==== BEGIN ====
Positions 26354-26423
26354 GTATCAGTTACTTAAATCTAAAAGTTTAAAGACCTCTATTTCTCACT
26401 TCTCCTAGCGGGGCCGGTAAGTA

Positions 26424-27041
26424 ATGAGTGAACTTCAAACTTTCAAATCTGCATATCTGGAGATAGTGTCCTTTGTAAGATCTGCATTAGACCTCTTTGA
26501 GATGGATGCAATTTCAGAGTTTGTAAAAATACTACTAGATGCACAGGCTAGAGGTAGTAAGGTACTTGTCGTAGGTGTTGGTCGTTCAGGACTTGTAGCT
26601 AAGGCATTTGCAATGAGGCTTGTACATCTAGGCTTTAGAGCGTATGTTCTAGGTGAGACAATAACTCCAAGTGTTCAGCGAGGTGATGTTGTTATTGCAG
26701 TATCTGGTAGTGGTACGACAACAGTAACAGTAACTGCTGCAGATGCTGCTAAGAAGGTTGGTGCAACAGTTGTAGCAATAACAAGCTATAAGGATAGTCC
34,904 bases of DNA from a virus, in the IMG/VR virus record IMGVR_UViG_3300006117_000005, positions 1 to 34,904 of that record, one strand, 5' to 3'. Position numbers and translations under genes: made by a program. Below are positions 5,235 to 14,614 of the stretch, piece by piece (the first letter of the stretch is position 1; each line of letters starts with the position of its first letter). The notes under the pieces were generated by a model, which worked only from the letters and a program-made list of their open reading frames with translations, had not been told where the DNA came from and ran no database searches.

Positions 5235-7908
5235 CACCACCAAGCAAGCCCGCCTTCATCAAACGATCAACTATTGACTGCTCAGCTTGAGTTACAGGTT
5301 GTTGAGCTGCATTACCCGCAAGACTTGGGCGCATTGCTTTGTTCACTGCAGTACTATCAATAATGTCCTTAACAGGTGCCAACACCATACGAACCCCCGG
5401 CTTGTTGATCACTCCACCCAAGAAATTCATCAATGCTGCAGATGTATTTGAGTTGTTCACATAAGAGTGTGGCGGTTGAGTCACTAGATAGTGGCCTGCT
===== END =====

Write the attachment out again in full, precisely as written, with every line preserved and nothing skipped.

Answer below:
Positions 26354-26423
26354 GTATCAGTTACTTAAATCTAAAAGTTTAAAGACCTCTATTTCTCACT
26401 TCTCCTAGCGGGGCCGGTAAGTA

Positions 26424-27041
26424 ATGAGTGAACTTCAAACTTTCAAATCTGCATATCTGGAGATAGTGTCCTTTGTAAGATCTGCATTAGACCTCTTTGA
26501 GATGGATGCAATTTCAGAGTTTGTAAAAATACTACTAGATGCACAGGCTAGAGGTAGTAAGGTACTTGTCGTAGGTGTTGGTCGTTCAGGACTTGTAGCT
26601 AAGGCATTTGCAATGAGGCTTGTACATCTAGGCTTTAGAGCGTATGTTCTAGGTGAGACAATAACTCCAAGTGTTCAGCGAGGTGATGTTGTTATTGCAG
26701 TATCTGGTAGTGGTACGACAACAGTAACAGTAACTGCTGCAGATGCTGCTAAGAAGGTTGGTGCAACAGTTGTAGCAATAACAAGCTATAAGGATAGTCC
34,904 bases of DNA from a virus, in the IMG/VR virus record IMGVR_UViG_3300006117_000005, positions 1 to 34,904 of that record, one strand, 5' to 3'. Position numbers and translations under genes: made by a program. Below are positions 5,235 to 14,614 of the stretch, piece by piece (the first letter of the stretch is position 1; each line of letters starts with the position of its first letter). The notes under the pieces were generated by a model, which worked only from the letters and a program-made list of their open reading frames with translations, had not been told where the DNA came from and ran no database searches.

Positions 5235-7908
5235 CACCACCAAGCAAGCCCGCCTTCATCAAACGATCAACTATTGACTGCTCAGCTTGAGTTACAGGTT
5301 GTTGAGCTGCATTACCCGCAAGACTTGGGCGCATTGCTTTGTTCACTGCAGTACTATCAATAATGTCCTTAACAGGTGCCAACACCATACGAACCCCCGG
5401 CTTGTTGATCACTCCACCCAAGAAATTCATCAATGCTGCAGATGTATTTGAGTTGTTCACATAAGAGTGTGGCGGTTGAGTCACTAGATAGTGGCCTGCT